Hafeez explains, “No matter how close you are to friends, family, or a medical professional, they may not be able to comprehend what you’re going through. It’s like the old adage, ‘You never know someone until you have walked a mile in their shoes.’”

As with any support group, an online schizophrenia support group helps people learn about and manage their conditions from home, while meeting peers managing similar symptoms and issues.

Your peers in the support group understand how living with schizophrenia can affect your career, relationships with friends and family, and romantic life, among other things.

Participating in a group may also create a sense of community, help you feel less lonely or judged, reduce depression, improve your skills to deal with challenges, and give you experience, strength, and hope.

Is a schizophrenia support group right for me?

Brian Wind, PhD, a clinical psychologist and chief clinical officer at JourneyPure, says, “It’s important to find a group where you feel accepted and supported.”

He continues, “Schizophrenia support groups allow people to seek support from a community who understands what they’re going through. It’s a safe place where people don’t have to fear being stigmatized and can get the resources they need. The support network can also help them recognize triggers, prevent them from being isolated and help them spot warning signs.”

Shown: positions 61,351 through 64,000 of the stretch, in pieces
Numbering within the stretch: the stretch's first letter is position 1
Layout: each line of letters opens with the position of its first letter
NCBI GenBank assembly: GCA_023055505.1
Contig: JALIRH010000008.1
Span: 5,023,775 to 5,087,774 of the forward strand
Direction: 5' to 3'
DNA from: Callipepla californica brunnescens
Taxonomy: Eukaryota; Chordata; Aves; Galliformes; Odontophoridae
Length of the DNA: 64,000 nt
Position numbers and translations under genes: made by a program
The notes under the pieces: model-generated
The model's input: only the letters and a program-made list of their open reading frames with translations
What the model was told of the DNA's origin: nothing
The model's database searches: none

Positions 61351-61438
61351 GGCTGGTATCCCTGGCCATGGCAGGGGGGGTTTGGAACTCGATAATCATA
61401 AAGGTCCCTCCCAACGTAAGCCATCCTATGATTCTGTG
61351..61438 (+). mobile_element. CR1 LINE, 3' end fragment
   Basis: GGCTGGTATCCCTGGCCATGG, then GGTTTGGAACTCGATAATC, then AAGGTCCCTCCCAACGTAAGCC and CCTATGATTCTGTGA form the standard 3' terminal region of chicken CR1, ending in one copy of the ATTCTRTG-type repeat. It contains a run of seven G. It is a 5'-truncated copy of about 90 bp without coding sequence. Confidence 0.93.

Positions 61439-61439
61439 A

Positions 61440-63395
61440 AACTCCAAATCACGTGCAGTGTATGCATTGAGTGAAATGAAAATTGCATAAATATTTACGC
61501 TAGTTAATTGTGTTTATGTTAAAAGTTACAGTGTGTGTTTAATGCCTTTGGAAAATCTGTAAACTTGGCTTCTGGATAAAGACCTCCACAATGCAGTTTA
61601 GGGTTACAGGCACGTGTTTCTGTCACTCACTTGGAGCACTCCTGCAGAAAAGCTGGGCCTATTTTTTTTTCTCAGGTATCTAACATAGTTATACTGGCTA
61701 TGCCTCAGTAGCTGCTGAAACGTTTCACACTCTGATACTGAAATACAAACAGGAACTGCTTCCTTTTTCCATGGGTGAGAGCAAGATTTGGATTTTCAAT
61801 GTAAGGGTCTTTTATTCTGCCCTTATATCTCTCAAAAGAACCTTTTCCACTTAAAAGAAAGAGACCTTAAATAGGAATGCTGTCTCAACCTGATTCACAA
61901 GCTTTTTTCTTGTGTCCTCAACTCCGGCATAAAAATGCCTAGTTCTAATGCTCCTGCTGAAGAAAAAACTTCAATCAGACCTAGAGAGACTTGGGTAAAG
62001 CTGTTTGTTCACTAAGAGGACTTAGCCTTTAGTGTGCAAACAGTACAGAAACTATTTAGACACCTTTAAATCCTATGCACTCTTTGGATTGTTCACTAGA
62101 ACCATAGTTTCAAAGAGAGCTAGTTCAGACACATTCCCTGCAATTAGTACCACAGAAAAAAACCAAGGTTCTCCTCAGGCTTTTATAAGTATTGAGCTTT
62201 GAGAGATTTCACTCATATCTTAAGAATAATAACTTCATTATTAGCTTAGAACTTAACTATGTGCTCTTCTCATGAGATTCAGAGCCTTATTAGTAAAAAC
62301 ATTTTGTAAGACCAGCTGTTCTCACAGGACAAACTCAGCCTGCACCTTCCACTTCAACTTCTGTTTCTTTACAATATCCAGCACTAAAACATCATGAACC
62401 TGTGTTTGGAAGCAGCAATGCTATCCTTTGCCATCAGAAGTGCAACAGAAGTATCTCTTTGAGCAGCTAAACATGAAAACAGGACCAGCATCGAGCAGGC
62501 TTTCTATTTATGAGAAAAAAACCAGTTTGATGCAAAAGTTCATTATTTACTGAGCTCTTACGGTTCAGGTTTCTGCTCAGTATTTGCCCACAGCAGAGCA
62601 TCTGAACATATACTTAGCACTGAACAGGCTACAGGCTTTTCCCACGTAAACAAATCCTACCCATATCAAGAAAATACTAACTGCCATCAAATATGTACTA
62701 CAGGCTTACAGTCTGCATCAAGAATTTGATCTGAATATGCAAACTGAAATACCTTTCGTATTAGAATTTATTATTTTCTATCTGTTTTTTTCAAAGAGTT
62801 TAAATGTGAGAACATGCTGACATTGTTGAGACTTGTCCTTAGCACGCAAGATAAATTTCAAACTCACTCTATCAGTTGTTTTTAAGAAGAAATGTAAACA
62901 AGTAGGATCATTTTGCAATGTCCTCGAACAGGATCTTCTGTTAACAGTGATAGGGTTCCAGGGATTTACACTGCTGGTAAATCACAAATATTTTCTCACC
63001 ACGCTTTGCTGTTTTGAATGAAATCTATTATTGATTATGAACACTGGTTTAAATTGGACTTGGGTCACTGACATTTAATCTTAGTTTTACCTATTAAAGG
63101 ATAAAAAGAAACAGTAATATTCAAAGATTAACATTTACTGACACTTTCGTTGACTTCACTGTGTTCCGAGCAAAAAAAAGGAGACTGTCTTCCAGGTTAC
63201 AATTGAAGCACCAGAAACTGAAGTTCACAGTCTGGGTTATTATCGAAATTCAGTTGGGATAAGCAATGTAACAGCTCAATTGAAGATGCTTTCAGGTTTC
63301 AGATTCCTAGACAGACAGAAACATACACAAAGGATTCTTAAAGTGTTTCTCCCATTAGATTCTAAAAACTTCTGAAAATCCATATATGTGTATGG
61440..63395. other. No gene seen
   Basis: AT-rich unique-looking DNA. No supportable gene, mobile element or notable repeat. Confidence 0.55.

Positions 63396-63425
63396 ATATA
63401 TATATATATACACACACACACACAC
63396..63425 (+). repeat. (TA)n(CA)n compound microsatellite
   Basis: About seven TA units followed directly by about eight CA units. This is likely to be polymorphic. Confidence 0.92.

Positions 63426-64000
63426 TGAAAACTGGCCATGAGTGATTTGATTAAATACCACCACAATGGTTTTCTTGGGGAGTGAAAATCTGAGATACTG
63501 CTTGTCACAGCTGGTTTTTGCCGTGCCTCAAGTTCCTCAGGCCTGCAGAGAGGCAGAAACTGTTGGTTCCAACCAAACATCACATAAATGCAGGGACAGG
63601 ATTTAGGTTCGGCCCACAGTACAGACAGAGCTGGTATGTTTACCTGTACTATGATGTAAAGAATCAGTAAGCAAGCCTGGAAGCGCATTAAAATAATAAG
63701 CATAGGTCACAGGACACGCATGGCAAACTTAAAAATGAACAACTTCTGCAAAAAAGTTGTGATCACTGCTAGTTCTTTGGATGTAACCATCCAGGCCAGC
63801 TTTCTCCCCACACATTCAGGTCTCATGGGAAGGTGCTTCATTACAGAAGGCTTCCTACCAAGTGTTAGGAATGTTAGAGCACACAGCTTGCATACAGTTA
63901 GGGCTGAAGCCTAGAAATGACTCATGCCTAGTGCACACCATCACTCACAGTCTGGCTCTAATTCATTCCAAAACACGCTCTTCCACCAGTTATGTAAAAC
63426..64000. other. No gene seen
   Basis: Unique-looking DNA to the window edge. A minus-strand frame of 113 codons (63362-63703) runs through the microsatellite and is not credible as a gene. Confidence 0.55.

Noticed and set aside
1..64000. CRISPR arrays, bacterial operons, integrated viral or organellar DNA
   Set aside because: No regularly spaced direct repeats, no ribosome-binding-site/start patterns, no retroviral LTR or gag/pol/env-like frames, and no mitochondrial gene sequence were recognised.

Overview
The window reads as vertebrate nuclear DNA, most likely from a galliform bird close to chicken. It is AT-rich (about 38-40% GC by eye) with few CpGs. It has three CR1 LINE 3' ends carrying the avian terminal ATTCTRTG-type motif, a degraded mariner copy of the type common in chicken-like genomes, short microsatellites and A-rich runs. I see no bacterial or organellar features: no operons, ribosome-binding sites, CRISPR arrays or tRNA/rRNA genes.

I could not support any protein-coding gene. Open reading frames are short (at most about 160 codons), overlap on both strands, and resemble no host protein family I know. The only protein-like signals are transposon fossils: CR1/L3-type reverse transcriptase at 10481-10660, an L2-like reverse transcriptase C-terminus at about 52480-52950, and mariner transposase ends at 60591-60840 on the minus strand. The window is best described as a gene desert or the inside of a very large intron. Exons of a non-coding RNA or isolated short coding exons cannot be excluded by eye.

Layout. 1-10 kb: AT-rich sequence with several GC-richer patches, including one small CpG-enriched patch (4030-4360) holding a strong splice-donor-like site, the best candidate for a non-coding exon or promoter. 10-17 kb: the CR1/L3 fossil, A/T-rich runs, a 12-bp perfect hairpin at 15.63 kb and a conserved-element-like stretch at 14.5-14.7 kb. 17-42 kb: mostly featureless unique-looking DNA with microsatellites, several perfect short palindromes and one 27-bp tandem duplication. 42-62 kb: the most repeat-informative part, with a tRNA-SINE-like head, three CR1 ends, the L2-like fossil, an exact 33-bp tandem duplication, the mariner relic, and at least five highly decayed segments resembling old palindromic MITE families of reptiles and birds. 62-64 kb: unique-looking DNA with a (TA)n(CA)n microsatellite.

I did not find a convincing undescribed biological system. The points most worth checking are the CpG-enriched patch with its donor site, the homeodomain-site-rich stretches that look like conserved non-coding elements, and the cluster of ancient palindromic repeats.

Claire Riddiough, LCSW, a therapist at Pathways to Peace Counseling in Wisconsin says, “If you’ve been diagnosed with schizophrenia and feel like others don’t understand you, then a support group can be very helpful. There, you’ll realize you’re not alone in this.”

How do online support groups differ from in-person support groups?

Online support groups differ from in-person support groups by eliminating the need to venture out of the comforts of your home.

Although the benefits of online groups outweigh the negative, it’s important for people with schizophrenia, especially those with negative symptoms, to have social exposures, daily tasks, and errands.